Not so super brands
The Sunday Times recently published a Superbrands supplement with votes from the public and also the Superbrands expert. Now having read both lists they seemed to have been compiled 10 years ago. From memory (the Sunday Times doesn't have a copy on its website) the top five brands were all around pre-internet. Now I'm not suggesting that the British public are wrong, but surely if these brands really were as strong as the British public believes then they'd put their money where their mouths are and purchase from them.
Anyway the reason I'm positng this is that John Grant has a brilliant post on his blog about this:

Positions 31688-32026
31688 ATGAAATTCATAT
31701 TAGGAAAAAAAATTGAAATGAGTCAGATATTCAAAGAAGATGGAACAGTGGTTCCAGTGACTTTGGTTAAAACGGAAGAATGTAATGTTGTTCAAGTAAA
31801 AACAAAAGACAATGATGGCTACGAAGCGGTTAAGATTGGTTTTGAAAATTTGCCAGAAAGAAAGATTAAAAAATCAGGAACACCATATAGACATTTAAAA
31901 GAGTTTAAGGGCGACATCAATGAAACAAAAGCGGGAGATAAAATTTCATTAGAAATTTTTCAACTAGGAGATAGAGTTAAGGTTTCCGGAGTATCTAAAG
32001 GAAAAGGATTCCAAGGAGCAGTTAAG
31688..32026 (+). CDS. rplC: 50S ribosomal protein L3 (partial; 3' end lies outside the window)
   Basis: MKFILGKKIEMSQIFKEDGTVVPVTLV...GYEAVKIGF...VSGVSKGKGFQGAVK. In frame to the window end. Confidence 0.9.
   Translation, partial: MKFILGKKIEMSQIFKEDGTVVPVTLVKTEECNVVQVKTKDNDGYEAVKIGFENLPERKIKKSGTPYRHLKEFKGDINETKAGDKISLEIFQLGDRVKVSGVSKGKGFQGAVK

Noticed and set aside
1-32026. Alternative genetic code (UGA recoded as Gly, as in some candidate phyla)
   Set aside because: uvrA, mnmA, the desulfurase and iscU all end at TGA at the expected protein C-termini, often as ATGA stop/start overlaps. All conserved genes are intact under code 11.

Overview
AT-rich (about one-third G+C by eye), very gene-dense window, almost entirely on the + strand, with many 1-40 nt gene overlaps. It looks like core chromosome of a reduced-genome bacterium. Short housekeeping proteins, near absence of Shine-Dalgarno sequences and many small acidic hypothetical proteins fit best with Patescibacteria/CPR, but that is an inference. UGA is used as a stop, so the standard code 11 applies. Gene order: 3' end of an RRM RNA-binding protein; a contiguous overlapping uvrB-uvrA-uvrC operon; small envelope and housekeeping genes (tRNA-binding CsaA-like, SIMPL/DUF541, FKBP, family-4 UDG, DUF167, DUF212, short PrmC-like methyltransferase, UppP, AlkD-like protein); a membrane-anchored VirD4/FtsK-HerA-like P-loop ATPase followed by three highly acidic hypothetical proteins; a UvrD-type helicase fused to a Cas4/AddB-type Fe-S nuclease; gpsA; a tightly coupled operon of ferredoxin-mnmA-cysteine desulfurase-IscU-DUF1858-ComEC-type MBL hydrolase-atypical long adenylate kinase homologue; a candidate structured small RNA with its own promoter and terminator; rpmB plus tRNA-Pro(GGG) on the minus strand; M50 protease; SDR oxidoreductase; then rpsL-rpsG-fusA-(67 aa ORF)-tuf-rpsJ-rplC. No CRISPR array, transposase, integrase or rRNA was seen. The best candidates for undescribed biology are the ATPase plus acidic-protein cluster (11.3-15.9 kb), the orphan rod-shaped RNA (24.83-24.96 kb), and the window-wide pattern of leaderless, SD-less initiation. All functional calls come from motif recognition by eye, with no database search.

"According to the latest Interbrand survey Coca-Cola is the most valuable global brand.
That’s like doing a survey and coming out with George Bush as the most popular politician in the world.
Yes Coca-Cola used to be a powerful brand. So were Kodak, General Motors and McDonalds. Times change.
Meanwhile; in 2005 Pepsi revenues overtook Coca-Cola (and now far outstrip them at $37B vs $23B), Coke stock has been languishing (40% down since the mid 90s), chief executives and chief marketing officers have come and gone in fast succession, and numerous analysts, articles, books and commentators have wondered if they have what it takes to turn things around."
You can read the rest of the survey here.